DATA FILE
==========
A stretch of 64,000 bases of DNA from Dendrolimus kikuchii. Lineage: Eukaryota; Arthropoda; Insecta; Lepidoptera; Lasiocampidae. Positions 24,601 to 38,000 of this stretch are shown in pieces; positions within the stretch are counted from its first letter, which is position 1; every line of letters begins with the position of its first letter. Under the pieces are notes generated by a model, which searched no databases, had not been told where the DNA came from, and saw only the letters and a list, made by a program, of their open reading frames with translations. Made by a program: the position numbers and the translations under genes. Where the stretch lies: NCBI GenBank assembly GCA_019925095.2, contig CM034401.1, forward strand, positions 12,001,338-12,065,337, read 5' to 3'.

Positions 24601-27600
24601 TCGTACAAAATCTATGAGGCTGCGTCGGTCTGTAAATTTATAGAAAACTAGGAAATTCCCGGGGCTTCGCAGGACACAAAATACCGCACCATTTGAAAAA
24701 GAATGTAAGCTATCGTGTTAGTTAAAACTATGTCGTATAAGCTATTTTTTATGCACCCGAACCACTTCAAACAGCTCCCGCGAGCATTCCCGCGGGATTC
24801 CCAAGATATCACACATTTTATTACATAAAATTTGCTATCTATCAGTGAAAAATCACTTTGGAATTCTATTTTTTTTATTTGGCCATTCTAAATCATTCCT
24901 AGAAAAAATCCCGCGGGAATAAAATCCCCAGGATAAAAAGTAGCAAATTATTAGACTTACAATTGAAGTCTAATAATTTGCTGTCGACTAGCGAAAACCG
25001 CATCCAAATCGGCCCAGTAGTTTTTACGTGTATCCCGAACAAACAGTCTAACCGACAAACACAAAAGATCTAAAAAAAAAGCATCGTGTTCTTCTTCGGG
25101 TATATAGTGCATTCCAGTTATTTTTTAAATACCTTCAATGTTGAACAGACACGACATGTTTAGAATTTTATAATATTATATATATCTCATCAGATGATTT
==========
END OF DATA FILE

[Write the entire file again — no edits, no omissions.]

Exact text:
A stretch of 64,000 bases of DNA from Dendrolimus kikuchii. Lineage: Eukaryota; Arthropoda; Insecta; Lepidoptera; Lasiocampidae. Positions 24,601 to 38,000 of this stretch are shown in pieces; positions within the stretch are counted from its first letter, which is position 1; every line of letters begins with the position of its first letter. Under the pieces are notes generated by a model, which searched no databases, had not been told where the DNA came from, and saw only the letters and a list, made by a program, of their open reading frames with translations. Made by a program: the position numbers and the translations under genes. Where the stretch lies: NCBI GenBank assembly GCA_019925095.2, contig CM034401.1, forward strand, positions 12,001,338-12,065,337, read 5' to 3'.

Positions 24601-27600
24601 TCGTACAAAATCTATGAGGCTGCGTCGGTCTGTAAATTTATAGAAAACTAGGAAATTCCCGGGGCTTCGCAGGACACAAAATACCGCACCATTTGAAAAA
24701 GAATGTAAGCTATCGTGTTAGTTAAAACTATGTCGTATAAGCTATTTTTTATGCACCCGAACCACTTCAAACAGCTCCCGCGAGCATTCCCGCGGGATTC
24801 CCAAGATATCACACATTTTATTACATAAAATTTGCTATCTATCAGTGAAAAATCACTTTGGAATTCTATTTTTTTTATTTGGCCATTCTAAATCATTCCT
24901 AGAAAAAATCCCGCGGGAATAAAATCCCCAGGATAAAAAGTAGCAAATTATTAGACTTACAATTGAAGTCTAATAATTTGCTGTCGACTAGCGAAAACCG
25001 CATCCAAATCGGCCCAGTAGTTTTTACGTGTATCCCGAACAAACAGTCTAACCGACAAACACAAAAGATCTAAAAAAAAAGCATCGTGTTCTTCTTCGGG
25101 TATATAGTGCATTCCAGTTATTTTTTAAATACCTTCAATGTTGAACAGACACGACATGTTTAGAATTTTATAATATTATATATATCTCATCAGATGATTT